Feature guide » Operations with matrices and vectors

Introduction to essential classes of the graphics pipeline.

Matrices and vectors are the most important part of graphics programming and one of goals of Magnum is to make their usage as intuitive as possible. They are contained in Math namespace and common variants also have aliases in root Magnum namespace. See the documentation of these namespaces for more information about usage with CMake.

Matrix and vector classes

Magnum has three main matrix and vector classes: Math::RectangularMatrix, (square) Math::Matrix and Math::Vector. To maximize code reuse, Math::Matrix is internally square Math::RectangularMatrix and Math::RectangularMatrix is internally array of one or more Math::Vector instances. Both vectors and matrices can have arbitrary size (known at compile time) and can store any arithmetic type.

Each subclass brings some specialization to its superclass. For the most common vector and matrix sizes there are specialized classes Math::Matrix3 and Math::Matrix4, implementing various transformations in 2D and 3D and Math::Vector2, Math::Vector3 and Math::Vector4, implementing direct access to named components. Functions of each class try to return the most specialized type known to make subsequent operations more convenient — columns of Math::RectangularMatrix are returned as Math::Vector, but when accessing columns of e.g. Math::Matrix3, they are returned as Math::Vector3.

There are also even more specialized subclasses, e.g. Math::Color3 and Math::Color4 for color handling and conversion.

Commonly used types have convenience aliases in Magnum namespace, so you can write e.g. Vector3i instead of Math::Vector3<Int>. See Math type system and Magnum namespace documentation for more information.

Constructing matrices and vectors

The default constructors of Math::RectangularMatrix and Math::Vector (and Math::Vector2, Math::Vector3, Math::Vector4, Math::Color3, Math::Color4) create zero-filled objects. Math::Matrix (and Math::Matrix3, Math::Matrix4) is by default constructed as an identity matrix.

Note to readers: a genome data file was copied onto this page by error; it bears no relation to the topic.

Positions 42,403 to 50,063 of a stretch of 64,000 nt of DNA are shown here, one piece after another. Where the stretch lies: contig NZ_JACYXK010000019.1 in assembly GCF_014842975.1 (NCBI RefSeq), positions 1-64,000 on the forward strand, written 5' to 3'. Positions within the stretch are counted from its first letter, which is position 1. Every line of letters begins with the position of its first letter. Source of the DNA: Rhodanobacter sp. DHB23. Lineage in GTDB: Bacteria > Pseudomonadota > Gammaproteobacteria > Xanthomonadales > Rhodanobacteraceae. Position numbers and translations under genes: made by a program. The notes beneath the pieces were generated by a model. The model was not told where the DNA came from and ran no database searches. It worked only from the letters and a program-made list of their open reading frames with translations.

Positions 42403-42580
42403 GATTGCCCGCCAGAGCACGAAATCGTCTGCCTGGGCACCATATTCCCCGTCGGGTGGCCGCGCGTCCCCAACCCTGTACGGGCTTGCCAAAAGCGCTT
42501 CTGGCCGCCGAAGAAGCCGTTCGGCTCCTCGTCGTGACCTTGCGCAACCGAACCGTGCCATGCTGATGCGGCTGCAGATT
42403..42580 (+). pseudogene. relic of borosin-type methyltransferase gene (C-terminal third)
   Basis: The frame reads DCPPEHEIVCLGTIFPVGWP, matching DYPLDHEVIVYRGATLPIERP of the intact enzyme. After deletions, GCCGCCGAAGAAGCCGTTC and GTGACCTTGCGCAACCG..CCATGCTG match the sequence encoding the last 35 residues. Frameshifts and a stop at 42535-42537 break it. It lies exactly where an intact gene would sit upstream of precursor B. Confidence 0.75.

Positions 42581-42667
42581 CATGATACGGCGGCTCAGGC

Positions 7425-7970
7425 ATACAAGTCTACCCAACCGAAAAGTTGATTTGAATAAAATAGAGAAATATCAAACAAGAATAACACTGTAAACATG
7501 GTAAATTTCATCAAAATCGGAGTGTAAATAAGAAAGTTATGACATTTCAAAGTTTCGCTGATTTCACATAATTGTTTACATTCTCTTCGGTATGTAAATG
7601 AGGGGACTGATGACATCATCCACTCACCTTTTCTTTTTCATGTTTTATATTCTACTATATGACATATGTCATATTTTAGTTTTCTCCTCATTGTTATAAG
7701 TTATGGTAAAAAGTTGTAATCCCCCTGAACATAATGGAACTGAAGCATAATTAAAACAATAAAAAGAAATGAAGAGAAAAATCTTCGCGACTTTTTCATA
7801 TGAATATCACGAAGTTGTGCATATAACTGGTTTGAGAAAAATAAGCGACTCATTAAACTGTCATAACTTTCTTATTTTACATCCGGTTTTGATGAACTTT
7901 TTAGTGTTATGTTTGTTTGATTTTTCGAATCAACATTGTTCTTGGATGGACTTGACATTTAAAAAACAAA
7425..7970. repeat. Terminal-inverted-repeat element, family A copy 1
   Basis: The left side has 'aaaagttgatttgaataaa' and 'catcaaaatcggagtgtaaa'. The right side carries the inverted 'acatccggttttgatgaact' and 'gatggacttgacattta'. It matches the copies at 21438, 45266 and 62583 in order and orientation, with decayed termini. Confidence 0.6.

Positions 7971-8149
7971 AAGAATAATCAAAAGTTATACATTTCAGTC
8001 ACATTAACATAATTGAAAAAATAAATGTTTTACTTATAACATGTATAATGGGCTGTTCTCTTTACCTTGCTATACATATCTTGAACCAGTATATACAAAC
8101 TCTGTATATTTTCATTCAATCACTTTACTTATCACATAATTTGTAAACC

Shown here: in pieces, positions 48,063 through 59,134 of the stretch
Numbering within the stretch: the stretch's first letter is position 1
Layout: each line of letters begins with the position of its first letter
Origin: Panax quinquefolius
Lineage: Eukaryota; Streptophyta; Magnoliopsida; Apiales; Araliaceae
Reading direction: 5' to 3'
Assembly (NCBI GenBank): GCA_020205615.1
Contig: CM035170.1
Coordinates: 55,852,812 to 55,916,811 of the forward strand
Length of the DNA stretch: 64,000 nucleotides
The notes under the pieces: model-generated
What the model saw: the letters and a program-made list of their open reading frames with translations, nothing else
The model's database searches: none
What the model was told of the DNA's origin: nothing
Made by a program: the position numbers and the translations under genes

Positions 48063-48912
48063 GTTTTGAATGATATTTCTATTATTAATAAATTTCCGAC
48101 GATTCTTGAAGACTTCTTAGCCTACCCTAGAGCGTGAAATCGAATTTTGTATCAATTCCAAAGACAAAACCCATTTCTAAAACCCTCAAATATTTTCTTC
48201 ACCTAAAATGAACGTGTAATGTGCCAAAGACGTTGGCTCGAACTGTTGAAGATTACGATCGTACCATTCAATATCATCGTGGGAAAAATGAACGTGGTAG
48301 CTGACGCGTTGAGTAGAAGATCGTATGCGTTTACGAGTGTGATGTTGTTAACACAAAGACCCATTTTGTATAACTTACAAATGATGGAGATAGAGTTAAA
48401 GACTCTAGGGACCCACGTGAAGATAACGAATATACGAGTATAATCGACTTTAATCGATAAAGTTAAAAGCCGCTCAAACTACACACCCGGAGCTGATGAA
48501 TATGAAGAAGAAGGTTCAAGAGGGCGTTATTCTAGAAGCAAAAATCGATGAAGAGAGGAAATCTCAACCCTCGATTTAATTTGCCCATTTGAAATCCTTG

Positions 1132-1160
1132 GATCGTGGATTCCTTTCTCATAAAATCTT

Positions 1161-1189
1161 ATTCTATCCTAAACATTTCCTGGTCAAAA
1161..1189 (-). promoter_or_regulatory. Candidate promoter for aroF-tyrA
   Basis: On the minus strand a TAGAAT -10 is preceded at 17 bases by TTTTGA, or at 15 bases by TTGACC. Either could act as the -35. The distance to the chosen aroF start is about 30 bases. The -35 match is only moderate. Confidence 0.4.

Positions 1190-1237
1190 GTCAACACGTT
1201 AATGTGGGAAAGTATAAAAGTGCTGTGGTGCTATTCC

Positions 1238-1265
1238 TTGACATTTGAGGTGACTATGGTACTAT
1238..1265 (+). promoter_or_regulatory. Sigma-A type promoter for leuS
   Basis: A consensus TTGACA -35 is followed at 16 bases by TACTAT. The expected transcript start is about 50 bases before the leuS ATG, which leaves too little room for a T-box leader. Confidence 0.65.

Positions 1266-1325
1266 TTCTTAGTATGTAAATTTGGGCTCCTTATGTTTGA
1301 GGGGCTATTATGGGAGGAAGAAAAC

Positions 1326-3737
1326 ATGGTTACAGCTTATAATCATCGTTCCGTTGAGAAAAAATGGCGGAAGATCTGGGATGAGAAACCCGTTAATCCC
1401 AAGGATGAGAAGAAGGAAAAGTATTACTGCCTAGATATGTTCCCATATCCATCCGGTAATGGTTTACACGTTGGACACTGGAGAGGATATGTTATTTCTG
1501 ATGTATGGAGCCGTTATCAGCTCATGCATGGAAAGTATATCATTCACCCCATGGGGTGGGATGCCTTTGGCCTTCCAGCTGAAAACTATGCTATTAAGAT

Matrix2x3 a;                    // zero-filled
Vector3i b;                     // zero-filled

Matrix3 identity;               // diagonal set to 1
Matrix3 zero{Math::ZeroInit};   // zero-filled

The most common and most efficient way to create a vector is to pass all values to the constructor. A matrix is created by passing all the column vectors to the constructor. These constructors check the number of passed arguments and errors are caught at compile time.

Vector3i vec{0, 1, 2};

Matrix3 mat{{0.0f, 1.9f, 2.2f},
            {3.5f, 4.0f, 5.1f},
            {6.0f, 7.3f, 8.0f}};

You can specify all components of vectors or the diagonal of a square matrix with a single value or create a diagonal matrix from a vector:

Matrix3 diag{Math::IdentityInit, 2.0f}; // diagonal is 2.0f, zeros elsewhere
Vector3i fill(10);                      // {10, 10, 10}
auto diag2 = Matrix3::fromDiagonal({3.0f, 2.0f, 1.0f});

There are also shortcuts to create a vector with all but one component set to zero or one which are useful for transformations:

auto x = Vector3::xAxis();              // {1.0f, 0.0f, 0.0f}
auto y = Vector2::yAxis(3.0f);          // {0.0f, 3.0f}
auto z = Vector3::zScale(3.0f);         // {1.0f, 1.0f, 3.0f}

It is also possible to create matrices and vectors from a C-style array. The function performs a simple type cast without copying anything, so it's possible to conveniently operate on the array itself:

Int mat[]{ 2, 4, 6,
           1, 3, 5 };
Math::Matrix2x3<Int>::from(mat) *= 2;   // { 4, 8, 12, 2, 6, 10 }

To make handling colors easier, their behavior is a bit different with a richer feature set. Implicit construction of Color4 from Color3 will set the alpha to the max value (thus 1.0f for Color4 and 255 for Color4ub):

Color4 a = Color3{0.2f, 0.7f, 0.5f};     // {0.2f, 0.7f, 0.5f, 1.0f}
Color4ub b = Color3ub{0x33, 0xb2, 0x7f}; // {0x33, 0xb2, 0x7f, 0xff}

Similar to axes in vectors, you can create single color shades too, or create a RGB color from a HSV representation:

auto green = Color3::green();           // {0.0f, 1.0f, 0.0f}
auto cyan = Color4::cyan(0.5f, 0.95f);  // {0.5f, 1.0f, 1.0f, 0.95f}